A STUDY ON FIBROMYALGIA
The disease called fibromyalgia can best be described as a painful condition affecting the muscles and connective tissues of the joints as well as other main areas of the body. Stiffness coupled with sleepless nights, nausea, irritable bowel syndrome, cognitive problems, fatigue and tingling or numbness in the limbs are all additional symptoms of fibromyalgia. Once thought to be a psychiatric disorder, it is now recognized as a real condition and not “all in your head” like so many medical professionals once thought.
Characterized by widespread body pain, fibromyalgia affects millions of people worldwide and of all ages. The exact causes of this ailment are unknown and there is no known cure for it.
Doctors diagnose it with great difficulty, which can take years, because of the similarities in the symptoms of other disorders. There are two kinds of fibromyalgia, primary and secondary. Primary fibromyalgia is sometimes referred to as idiopathic, meaning it’s from an unknown cause. Secondary fibromyalgia is associated with other disorders.
While the exact cause of fibromyalgia is not known there are some reasons why fibromyalgia occurs and please keep in mind that they are all speculative in nature. Abnormalities in the functioning of the chemicals in the brain coupled with hormonal fluctuations, malfunctions in the muscles and insomnia have been linked to the possible causes of fibromyalgia. The flare ups of this disorder could be brought on by other ailments or conditions as well as some disorders being the underlying origin of fibromyalgia such as Lyme disease and hypothyroidism. It can be very perplexing when you study just how interconnected fibromyalgia is with other disorders. I wouldn’t want to be a doctor trying to diagnose this ailment. After reading all of the symptoms involved or ones that could be linked to fibromyalgia, I would high-five the doctors that would be able to correctly diagnose this ailment in their patients.
Some of the general symptoms of fibromyalgia are weight gain or loss that is unexplained, feeling achy after physical activity, migraines or regular headaches that sometimes brings about visionary problems, feeling achy after stressful events, cravings for chocolate and other carbohydrates and the most common symptom is having a family history of fibromyalgia. Yes, it is thought to be hereditary.
Let’s talk about pain which is the number one symptom. Did you know that there are 3 different types of fibromyalgia pain? I didn’t. My neck starts aching when I sit too long in one position. That doesn’t mean I have fibromyalgia, however, since I do not display any other symptoms associated with fibromyalgia. My point is to use this information as information only.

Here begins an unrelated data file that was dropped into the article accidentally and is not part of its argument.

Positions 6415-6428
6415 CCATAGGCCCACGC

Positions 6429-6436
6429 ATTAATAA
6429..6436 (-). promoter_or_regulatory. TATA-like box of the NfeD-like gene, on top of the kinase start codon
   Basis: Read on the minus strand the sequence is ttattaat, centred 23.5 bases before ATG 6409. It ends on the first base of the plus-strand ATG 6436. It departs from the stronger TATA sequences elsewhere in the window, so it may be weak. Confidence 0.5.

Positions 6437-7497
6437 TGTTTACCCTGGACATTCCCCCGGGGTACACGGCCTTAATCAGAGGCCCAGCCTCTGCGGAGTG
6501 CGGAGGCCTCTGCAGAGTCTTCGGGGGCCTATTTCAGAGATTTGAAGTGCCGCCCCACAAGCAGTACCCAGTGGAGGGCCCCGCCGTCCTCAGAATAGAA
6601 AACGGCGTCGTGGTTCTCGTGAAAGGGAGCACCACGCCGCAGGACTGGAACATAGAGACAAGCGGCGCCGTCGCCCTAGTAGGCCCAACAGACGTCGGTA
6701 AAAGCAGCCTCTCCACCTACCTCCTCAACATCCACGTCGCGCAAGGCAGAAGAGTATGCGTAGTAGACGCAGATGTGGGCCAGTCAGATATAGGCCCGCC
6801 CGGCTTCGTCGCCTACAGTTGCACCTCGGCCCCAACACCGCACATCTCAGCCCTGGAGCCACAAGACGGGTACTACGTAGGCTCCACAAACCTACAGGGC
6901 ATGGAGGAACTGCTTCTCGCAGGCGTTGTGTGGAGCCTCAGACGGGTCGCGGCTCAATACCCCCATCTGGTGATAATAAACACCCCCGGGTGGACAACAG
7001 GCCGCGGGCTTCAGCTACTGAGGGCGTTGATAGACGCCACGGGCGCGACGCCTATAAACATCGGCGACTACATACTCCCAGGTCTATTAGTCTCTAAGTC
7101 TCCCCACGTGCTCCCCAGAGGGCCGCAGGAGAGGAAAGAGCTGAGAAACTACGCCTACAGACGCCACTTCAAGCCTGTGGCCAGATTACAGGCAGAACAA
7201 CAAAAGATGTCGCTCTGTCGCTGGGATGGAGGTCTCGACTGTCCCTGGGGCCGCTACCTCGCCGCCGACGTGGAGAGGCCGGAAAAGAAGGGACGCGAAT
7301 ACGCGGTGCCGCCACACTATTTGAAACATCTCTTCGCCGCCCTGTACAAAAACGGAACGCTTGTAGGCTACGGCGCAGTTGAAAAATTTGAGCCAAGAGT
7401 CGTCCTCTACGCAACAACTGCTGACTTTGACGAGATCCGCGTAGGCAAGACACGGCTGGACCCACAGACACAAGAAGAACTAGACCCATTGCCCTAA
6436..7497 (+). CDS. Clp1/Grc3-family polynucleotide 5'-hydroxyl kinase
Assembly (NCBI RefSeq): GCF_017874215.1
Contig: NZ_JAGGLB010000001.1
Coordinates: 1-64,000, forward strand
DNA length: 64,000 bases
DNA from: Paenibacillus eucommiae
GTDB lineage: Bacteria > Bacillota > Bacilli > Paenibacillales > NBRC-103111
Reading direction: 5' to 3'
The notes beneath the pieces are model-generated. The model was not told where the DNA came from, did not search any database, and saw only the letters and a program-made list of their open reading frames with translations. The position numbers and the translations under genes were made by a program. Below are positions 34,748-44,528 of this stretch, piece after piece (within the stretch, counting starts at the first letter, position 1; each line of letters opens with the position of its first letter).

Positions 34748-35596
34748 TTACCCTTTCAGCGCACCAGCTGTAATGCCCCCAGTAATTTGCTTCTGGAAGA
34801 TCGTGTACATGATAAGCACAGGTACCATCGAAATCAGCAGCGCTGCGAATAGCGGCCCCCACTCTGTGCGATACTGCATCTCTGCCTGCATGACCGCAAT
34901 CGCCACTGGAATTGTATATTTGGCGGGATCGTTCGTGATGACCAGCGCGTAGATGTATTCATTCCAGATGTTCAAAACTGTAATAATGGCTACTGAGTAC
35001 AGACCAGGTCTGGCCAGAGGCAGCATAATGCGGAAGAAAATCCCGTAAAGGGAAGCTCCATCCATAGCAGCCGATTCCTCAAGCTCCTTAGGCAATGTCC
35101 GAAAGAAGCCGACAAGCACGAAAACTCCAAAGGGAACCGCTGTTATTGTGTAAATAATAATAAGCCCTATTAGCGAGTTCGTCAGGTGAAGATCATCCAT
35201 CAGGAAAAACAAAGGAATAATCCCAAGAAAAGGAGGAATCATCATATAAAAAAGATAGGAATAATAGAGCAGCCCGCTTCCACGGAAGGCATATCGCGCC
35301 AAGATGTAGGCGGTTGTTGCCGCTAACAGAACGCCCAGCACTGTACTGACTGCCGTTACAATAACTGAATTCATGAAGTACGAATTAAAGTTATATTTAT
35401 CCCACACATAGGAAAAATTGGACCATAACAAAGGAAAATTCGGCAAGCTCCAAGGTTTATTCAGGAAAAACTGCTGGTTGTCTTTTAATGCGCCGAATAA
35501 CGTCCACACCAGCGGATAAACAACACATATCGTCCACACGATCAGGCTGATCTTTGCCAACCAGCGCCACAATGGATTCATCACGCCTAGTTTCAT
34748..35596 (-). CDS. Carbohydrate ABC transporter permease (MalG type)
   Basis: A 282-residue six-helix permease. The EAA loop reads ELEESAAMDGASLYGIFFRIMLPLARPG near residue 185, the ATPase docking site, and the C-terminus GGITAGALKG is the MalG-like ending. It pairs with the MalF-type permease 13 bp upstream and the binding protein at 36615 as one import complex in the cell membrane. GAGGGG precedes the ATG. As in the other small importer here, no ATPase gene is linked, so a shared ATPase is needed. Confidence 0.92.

The first type is termed hyperalgesia which means an excess amount of pain. This pain is described as a sharp discomfort much like a knife stab. It is excruciating and can be debilitating for some people. Many days of work or school have been lost because of this type of pain.
Allodynia is the name of the next variety of pain. It is not very common and associated with other disorders such as neuropathy, shingles and migraines. Actually it is the super sensitivity to pain of the skin when touched. The skin on our bodies is the largest organ we have. Anything and everything touches it everywhere at one time or another. Now multiply that with pain felt with the touch of clothing or a handshake. It’s almost like having a bad sunburn all over your body all of the time. Allodynia comes in 3 forms: mechanical, which is the feeling of something going across your skin, tactile, which is the gentle touch or massage from fingertips or thermal, which is cold or heat felt by the skin but not severe enough to damage the skin. Allodynia is considered to be the result of the increased sensitivity associated with fibromyalgia.
Painful paresthesia is the last form of pain accompanying fibromyalgia and is best described as a weird crawling, tingling or itching feeling across the skin. It makes you feel like you have a bug crawling on your leg. Sometimes these sensations can be very painful at times.
Treatments vary for fibromyalgia and care must be taken to not aggravate the pain involved. Talking to your doctor would shed some light as to all the available remedies. Support groups can also be beneficial. Just remember, fibromyalgia is a disease of unknown depths. Everyday research is turning up new information on the subject and who knows, we just might have a cure for it. So hang in there and do the best you can, after all, it’s all we can do.